I never left the biz but transitioned into being a hired bassist. I always had an original NYC band that I was playing, and writing in but hadn’t gotten one signed to a major label since Spread. So, I lost many of my industry connections. When we put Spread back together in 2006, we just wanted to play and have fun. Again, when Rik and Ziv solidified the lineup, it felt vital again. We then got serious about raising our industry profile, we toured Europe, and I got an email from Frontiers. We wrote for a few months, did pre-production at (the very same) Music Building on 38th and 8th, and recorded on a vintage Neve console at Studio E (Grammylicious) in Brooklyn. Subway to the Stars has gotten the most positive critical reception, and press of all our albums, so far!

Image credit: Pete Key/Images courtesy of Spread Eagle Facebook (Official)

Andrew:
How does the band dynamic today compare to that of your early days? What’s changed? What’s the same?

Rob:
Again, it’s very difficult to compare kids to grown men. We’re at completely different periods of our lives. What’s the same is the desire to have our own recognizable voice within the Hard Rock genre, to push until it succeeds, no matter what, and to take Hard Rock to a place other bands haven’t gone to.

Andrew:
Are you still in touch with Tommi and Paul? Is there a chance we see the original Spread Eagle together again? Even for just one show?

Rob:
Of course, we talk often and are great friends. We went to war together, so I’ll always love them.

The current incarnation of the band has been together for more than a decade. We’ve hung in there, even before things started to look brighter. I’ll never forget that.

Also, I still believe the old-school way of being in a band produces the best results. To be in the same city (or close), and get together in the same room to rehearse, and do pre-production. The original band is spread out (pun intended!) worldwide, so it would be impossible to do old school.

Andrew:
Looking back, how do you view Spread Eagle’s legacy and accomplishments? What’s next for Spread Eagle, Rob?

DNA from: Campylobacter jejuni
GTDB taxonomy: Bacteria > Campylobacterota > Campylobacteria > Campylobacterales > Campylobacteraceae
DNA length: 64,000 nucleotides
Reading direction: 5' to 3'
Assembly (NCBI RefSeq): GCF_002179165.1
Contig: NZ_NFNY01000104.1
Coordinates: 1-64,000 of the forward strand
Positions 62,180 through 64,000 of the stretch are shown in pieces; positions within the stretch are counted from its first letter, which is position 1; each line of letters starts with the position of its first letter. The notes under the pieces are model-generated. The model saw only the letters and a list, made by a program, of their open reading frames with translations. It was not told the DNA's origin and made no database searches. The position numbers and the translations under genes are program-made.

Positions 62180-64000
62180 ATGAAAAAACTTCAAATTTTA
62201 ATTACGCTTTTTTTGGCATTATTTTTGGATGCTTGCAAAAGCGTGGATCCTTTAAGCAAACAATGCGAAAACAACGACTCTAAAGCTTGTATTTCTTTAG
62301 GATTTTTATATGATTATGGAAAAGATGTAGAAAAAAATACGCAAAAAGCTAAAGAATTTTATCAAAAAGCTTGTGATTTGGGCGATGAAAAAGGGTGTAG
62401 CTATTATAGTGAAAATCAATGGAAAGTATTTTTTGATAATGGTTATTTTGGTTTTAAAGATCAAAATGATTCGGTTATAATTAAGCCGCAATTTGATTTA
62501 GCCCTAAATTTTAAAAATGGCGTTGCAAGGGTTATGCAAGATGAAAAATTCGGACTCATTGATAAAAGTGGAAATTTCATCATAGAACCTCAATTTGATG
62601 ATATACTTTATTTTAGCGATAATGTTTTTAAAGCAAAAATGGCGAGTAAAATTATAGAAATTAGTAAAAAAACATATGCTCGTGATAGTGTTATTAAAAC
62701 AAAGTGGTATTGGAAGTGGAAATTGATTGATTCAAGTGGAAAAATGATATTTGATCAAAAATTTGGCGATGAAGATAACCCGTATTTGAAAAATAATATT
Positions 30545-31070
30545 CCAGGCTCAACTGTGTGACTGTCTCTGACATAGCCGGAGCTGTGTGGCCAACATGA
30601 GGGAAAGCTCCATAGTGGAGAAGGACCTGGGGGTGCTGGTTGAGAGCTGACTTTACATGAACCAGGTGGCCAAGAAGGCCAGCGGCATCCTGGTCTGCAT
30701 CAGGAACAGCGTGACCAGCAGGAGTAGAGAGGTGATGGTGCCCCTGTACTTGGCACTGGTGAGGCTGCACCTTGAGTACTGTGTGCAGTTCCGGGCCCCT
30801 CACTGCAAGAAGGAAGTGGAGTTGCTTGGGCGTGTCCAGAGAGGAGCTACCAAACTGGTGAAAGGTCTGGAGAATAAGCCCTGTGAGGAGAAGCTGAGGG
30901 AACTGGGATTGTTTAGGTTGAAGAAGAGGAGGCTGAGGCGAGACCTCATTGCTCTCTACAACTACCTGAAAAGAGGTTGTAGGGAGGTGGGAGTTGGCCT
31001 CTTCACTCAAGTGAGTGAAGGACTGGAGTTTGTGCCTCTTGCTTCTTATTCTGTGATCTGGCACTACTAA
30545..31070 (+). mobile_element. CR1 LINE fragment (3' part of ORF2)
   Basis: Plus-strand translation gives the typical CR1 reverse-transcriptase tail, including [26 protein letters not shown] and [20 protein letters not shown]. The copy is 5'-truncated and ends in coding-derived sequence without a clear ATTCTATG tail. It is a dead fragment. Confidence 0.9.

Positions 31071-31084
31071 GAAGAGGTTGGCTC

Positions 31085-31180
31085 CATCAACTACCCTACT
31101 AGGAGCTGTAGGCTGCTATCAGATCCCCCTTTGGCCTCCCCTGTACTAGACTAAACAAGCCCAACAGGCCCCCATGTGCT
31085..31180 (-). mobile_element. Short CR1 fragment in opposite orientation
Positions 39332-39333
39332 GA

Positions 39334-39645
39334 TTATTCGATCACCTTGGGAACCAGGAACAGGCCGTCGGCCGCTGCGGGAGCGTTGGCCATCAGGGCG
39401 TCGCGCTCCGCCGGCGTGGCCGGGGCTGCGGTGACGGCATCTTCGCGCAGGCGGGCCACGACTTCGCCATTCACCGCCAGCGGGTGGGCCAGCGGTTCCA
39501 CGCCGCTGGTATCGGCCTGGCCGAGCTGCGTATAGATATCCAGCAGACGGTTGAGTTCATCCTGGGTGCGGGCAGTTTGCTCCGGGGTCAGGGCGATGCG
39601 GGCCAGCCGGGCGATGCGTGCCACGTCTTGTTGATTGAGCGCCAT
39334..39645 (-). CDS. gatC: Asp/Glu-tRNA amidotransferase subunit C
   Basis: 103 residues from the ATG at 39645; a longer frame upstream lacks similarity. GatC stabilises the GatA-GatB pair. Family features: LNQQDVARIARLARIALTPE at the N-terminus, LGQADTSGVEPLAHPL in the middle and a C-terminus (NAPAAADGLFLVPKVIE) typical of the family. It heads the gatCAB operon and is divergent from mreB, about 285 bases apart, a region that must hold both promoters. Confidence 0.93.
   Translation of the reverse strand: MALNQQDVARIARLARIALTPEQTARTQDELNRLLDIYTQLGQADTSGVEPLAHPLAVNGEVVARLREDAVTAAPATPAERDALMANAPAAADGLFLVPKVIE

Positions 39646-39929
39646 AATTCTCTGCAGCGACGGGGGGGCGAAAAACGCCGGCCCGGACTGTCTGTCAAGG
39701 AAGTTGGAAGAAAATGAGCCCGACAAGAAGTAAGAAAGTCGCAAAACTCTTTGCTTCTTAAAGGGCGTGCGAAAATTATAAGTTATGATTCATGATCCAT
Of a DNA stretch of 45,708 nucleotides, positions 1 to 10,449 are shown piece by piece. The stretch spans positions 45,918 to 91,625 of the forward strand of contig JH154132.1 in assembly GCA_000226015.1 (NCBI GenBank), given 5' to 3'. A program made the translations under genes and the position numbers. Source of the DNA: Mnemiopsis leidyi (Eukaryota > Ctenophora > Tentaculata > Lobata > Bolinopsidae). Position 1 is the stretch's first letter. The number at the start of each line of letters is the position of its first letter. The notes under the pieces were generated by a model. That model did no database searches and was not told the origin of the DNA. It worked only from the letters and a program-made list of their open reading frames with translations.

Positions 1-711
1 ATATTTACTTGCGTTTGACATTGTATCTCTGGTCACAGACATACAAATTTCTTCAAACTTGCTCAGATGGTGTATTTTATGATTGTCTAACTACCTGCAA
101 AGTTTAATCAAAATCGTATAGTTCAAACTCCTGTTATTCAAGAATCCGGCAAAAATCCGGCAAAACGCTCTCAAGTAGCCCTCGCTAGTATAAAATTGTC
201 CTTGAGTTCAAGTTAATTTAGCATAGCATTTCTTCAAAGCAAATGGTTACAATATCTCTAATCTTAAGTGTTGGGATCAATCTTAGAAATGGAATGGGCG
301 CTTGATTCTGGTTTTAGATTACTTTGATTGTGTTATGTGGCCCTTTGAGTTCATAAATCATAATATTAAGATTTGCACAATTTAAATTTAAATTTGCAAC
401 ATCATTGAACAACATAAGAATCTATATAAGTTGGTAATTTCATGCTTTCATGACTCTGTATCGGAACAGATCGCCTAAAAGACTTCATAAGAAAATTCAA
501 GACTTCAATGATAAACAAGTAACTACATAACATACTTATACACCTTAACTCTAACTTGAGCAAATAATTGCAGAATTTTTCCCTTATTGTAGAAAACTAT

Rob:
I feel we’re making important music, and will find our own successful place in the Hard Rock world. How will we get there? Well, next up is album number four, which is currently in process!

Lastly, Request Spread Eagle “Switchblade Serenade” on Sirius XM’s Hair Nation, which you can visit at https://www.facebook.com/siriusxmhairnation/ or at https://twitter.com/SXMHairnation, and of course, during Eddie Trunk’s show via his request line at 866-315-2663.

Images courtesy of Spread Eagle Facebook (Official)

Interested in diving into Spread Eagles’ new record, Subway To The Stars? Check out the link below:

Be sure to check out the full catalog of VWMusic Interviews, by Andrew Daly, here: www.vinylwritermusic.com/interviews

About Post Author

Andrew Daly

With an immense passion for music, a disposition for writing, and an eagerness to teach and share both, Andrew decided to found VWMusic in 2019 as a freelance column under the column Idle Chatter. Over time, the column grew into a website that now features contributors who further the cause of sharing both a love of music and the art of journalism with the world through articles and interviews. While Andrew enjoys running the website, his real passion lies in teaching and facilitating others to do what they do best, and giving them the opportunity to explore their passions in the process. Some of Andrew’s favorite artists include KISS, Oasis, ACϟDC, Elvis Presley, Ace Frehley, The Rolling Stones, Rush, The Pretenders, Led Zeppelin, The Gaslight Anthem, Iron Maiden, John Lennon, The Melvins, Noel Gallagher, Regina Spektor, Rory Gallagher, The Stone Roses, The Strokes, Thin Lizzy, Elvis Costello, Van Halen, Neil Young, Blur, Billy Joel, Bruce Springsteen, and many more.